This, sadly, did not stop French late 18th century thinkers trying to build systems upon Hume (in ways that would have horrified him) – even in the 20th century the Logical Positivists (the destructive “scientific” thinkers of the Vienna Circle and their English speaking hangers-on made the same fundamental blunder of trying to build a system on a negative, upon a void, – see Joad “A Critique of Logical Positivism”).

    John Locke comes in for a similar treatment at the hands of the late 18th century French thinkers (for how they treated Locke see James McCosh “The Scottish Philosophy” 1877)..

    All that is good in Locke they ignored – and all that is bad they exaggerated and tried to build upon (tried to build upon a negative – a void), thus creating a wildly distorted vision of John Locke. A Locke who is a materialist, a person who believes that only sensory sensation exists, a denying of moral principles (and so on). The sort of thinker De Sade could admire – even though the real John Locke was not like this.

    This one sided (and wildly distorted) view of John Locke did vast harm. But it must also be said that Locke himself did not sufficiently guard against such a misinterpretation of his works. There is a duty to make certain fundamental matters (for example the moral law) very clear – precisely to guard against the misinterpretation (deliberate or accidental) of those seeing to use philosophy as a destructive weapon against the Great Tradition of Western Philosophy.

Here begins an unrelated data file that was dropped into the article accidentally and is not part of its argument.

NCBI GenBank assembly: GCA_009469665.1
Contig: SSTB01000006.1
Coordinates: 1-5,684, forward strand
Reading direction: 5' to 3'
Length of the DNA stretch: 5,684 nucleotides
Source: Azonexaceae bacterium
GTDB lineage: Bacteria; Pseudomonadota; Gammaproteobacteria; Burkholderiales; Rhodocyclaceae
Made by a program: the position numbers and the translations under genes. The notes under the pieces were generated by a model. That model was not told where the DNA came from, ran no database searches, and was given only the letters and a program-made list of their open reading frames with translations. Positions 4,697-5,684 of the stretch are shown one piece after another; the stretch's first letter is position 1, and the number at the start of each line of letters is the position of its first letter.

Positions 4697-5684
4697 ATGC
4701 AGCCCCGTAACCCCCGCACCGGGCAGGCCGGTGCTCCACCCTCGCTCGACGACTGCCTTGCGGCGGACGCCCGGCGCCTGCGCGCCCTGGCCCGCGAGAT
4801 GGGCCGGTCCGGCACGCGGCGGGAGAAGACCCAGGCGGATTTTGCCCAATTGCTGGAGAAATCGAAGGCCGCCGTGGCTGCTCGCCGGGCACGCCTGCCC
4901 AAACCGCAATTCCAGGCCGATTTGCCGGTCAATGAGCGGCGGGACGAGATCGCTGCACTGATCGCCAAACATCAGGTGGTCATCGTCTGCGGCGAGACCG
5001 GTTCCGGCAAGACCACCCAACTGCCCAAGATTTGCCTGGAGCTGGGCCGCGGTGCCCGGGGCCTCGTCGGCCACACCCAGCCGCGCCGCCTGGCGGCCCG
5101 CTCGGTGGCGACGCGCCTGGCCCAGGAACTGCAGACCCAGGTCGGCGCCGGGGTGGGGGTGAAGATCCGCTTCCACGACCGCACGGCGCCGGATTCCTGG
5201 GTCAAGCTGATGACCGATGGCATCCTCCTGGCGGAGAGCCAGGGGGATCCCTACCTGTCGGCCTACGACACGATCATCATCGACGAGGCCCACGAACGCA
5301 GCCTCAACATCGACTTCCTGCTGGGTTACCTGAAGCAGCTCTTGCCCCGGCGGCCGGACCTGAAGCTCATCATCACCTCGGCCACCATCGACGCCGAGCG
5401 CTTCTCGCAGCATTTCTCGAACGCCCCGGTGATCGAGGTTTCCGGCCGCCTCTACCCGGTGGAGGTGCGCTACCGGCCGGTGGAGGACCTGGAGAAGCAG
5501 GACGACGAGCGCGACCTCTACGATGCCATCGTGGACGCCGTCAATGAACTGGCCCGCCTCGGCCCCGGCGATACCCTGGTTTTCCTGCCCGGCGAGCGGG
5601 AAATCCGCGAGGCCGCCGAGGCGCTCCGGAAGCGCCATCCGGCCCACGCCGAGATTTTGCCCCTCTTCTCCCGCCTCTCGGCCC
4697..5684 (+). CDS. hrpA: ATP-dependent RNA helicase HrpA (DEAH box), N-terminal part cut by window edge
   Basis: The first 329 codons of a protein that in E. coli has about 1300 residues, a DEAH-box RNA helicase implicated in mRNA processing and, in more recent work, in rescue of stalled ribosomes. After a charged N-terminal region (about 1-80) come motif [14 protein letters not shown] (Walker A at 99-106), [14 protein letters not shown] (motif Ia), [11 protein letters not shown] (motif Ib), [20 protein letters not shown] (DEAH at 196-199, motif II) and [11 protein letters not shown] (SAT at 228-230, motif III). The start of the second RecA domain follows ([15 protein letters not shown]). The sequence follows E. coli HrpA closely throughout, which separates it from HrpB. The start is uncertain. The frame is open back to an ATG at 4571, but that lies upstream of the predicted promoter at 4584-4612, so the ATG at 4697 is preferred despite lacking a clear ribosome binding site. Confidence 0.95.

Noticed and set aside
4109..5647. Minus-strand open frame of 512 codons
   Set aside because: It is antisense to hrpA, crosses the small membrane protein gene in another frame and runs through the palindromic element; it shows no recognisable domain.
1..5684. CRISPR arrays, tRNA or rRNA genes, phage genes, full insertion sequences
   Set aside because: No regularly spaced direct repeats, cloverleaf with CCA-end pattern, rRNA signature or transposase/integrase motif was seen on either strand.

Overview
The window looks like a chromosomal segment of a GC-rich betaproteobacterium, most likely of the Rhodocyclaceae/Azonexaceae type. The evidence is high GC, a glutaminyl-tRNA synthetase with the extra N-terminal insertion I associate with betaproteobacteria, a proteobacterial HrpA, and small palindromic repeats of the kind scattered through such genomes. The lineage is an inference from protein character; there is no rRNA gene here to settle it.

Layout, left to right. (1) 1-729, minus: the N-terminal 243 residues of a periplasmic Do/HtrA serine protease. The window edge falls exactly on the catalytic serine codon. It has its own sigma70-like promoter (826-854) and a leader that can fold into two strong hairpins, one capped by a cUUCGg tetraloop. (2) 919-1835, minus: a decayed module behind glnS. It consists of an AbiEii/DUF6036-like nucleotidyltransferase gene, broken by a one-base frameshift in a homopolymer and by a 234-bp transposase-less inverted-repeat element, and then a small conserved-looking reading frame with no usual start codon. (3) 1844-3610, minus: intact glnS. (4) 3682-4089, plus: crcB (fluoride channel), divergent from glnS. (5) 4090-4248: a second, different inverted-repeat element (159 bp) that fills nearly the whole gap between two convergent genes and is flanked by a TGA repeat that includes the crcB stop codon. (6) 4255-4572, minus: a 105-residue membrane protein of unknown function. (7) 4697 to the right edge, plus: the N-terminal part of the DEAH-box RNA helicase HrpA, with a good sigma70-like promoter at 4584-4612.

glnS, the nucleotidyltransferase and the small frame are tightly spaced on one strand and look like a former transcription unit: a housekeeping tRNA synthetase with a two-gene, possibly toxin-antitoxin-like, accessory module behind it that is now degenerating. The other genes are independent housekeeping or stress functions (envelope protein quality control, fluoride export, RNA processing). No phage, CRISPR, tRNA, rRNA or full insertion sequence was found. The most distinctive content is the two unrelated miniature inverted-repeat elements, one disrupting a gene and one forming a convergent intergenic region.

If David Hume and John Locke were used (unfairly) to deny moral right and wrong, and even the nature of the human mind (and as “reasoning I” – a moral being) indeed the whole spiritual world – so the Irish philosopher Berkeley was used to deny the physical nature of the universe?

    Why should people who admire Hume and Locke (at least a distorted fun-house mirror version of Hume and Locke) as a way of undermining honour and basic moral principles (including in law and politics – for example pointing at Hume’s mocking of constitutional principles in the United Kingdom and making this mocking a central principle of Hume which it was NOT) also admire Berkeley?